Virginia creeper climbs nimbly across a boulder and scales an oak that borders the fern bed. Nearby, a variety of native viburnum bushes are in bud.
Brooks encourages the use of native plants. “These are species that have evolved here for thousands of years. They are really adapted to our climate, our soils, our birds, our insects, the million-and-one funguses and bacteria that are here, so they’re going to survive and they’re going to thrive and they’re going to work in harmony,” he says. “They’re not going to succumb to some weird disease or some insect infestation.”
There are plenty of native plants to choose from; an ever-increasing number of species are offered at local nurseries. Brooks’ yard is an encyclopedia of native varieties: violets, duckweed, lady’s slipper, trillium, sumac, blueberry bushes, royal fern, merry bells, moss and more. He’s training wild grapevines and honeysuckle to grow up his cedar gazebo. “The hummingbirds buzz around and they’ll come to the flowers on the honeysuckle a foot away from your head when you’re sitting here,” he says.
Many native plants are perennials, so they’ll come up year after year, unlike annuals, which must be replanted every season. “I really try to discourage people from using annuals,” says Brooks. “They’re probably not native, and what an incredible amount of labor and expense.”
Brooks cautions against planting invasive species, imports from other continents that spread aggressively, displace other plants, and become a maintenance issue. There are many suitable native substitutions, he says.
“The burning bush — sure it has brilliant red foliage in fall, but it is nonnative and is very invasive. Instead you could plant Virginia sweetspire, mapleleaf viburnum, red chokeberry or highbush blueberry. They all have brilliant, red fall color and they’re all native plants. In addition, some of them have showier flowers.”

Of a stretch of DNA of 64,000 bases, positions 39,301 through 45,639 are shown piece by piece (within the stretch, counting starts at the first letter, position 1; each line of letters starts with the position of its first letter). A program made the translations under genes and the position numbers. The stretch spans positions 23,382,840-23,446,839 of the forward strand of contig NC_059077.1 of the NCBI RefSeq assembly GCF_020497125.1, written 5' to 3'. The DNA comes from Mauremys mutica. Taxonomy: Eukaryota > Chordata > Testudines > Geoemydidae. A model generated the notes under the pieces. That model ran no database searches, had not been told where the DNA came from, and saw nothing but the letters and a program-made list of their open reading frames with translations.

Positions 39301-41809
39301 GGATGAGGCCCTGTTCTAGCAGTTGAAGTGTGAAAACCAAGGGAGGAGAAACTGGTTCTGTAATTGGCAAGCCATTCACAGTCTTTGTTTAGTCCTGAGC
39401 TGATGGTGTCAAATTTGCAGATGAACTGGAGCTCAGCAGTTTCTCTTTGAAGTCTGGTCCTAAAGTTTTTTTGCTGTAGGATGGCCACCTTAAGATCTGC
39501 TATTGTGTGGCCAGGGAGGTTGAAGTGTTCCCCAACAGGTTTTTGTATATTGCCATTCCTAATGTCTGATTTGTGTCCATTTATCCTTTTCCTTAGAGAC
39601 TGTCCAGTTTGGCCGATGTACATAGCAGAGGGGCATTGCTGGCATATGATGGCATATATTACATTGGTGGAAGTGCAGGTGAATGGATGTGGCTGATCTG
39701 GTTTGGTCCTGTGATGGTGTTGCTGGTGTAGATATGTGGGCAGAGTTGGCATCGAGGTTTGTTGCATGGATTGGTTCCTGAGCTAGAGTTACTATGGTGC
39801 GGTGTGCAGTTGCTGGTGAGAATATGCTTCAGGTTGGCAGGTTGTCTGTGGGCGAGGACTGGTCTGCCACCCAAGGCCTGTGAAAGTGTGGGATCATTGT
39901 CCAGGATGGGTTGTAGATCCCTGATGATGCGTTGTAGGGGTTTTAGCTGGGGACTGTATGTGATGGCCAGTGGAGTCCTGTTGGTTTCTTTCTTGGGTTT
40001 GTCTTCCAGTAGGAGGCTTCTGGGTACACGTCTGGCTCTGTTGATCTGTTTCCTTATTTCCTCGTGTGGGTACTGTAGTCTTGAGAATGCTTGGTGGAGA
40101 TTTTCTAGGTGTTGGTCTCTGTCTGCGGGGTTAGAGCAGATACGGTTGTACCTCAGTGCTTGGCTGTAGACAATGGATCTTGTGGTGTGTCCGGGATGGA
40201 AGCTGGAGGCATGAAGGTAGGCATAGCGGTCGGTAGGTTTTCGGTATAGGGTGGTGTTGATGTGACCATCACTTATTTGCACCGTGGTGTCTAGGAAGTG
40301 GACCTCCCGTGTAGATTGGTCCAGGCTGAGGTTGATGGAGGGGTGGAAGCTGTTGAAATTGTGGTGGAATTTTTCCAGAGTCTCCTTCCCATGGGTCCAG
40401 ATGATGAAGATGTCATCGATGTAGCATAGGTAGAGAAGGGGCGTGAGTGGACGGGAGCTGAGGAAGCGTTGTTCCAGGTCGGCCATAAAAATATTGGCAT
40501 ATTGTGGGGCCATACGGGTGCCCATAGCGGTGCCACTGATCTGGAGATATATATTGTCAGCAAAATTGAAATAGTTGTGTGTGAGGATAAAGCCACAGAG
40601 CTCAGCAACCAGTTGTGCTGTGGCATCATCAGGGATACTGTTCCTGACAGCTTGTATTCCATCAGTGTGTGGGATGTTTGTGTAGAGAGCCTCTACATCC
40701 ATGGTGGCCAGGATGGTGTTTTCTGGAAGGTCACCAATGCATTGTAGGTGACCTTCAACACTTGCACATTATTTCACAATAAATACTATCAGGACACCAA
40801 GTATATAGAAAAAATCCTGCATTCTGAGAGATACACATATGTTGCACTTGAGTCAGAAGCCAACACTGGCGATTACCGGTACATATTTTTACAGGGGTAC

A yard that includes a variety of low-maintenance native vegetation will invite insects and wildlife, which are components of every healthy landscape. Diverse habitats will attract even more wild residents.
The marshy area around Brooks’ pond is planted with water lilies, wild iris, bogbean and other native plants that don’t mind wet feet. This little oasis attracts dragonflies, frogs and salamanders and offers the birds a place to bathe. Spring peepers are raising their voices in song and, in the summer, the yard is alive with the jungle call of tree frogs.
In a sunny spot, Brooks has a garden full of milkweed, ironweed, bee balm, pearly everlasting and black-eyed Susans. The seed heads from some of last year’s plants still stand, the majority of the seeds now gone.
“The birds work this over all winter,” he says. And when summer comes, butterflies drink the nectar of the new blooms, while bees collect the pollen.
Soon, last year’s flower stalks will begin to decompose. Brooks will clip the ones left standing, but has no intention of raking them out and carting them away. “It protects the soil, it’ll feed the soil,” he explains. “Just like a mulch, it physically moderates temperature and moisture. It’s absolutely no barrier to stuff growing up again, and two months from now, you won’t see any of that. It’ll all be decomposed and gone.”
Brooks’ early spring yard isn’t the manicured showplace you might see in the pages of Better Homes and Gardens. But he’s glad. “People often have this concept that things have to look neat and clean, everything has to be picked up and in order,” he says. Landowners with that mind-set, he says, tend to wind up with a yard full of grass and a couple of trees.
“They understand that,” he says, “and they think, ‘I’ve got that under control.’ Nature is messy, so we need to get away from this concept that if it isn’t all straight lines and level and under control, then somehow it’s bad, somehow it threatens me. I try to get them to understand that nature is complex, and [urge them] to have a more complex yard than just grass and trees. And that, frankly, is the ecologically healthier yard, and it’s the financially cheaper yard to establish and maintain.”
So what does a gorgeous yard look like? Beauty is in the eye of the beholder, says Brooks. The greater the understanding, the lovelier a berm of last year’s wildflower stalks, or a backyard left unmowed will seem.
“Ugly is not a lack of straight lines. Ugly is where we are oversimplifying or contaminating or interfering with what should be the natural process. I like to think that I can bring people to the point where beauty is not just the things that they see, but the ecological peace and harmony that they see.”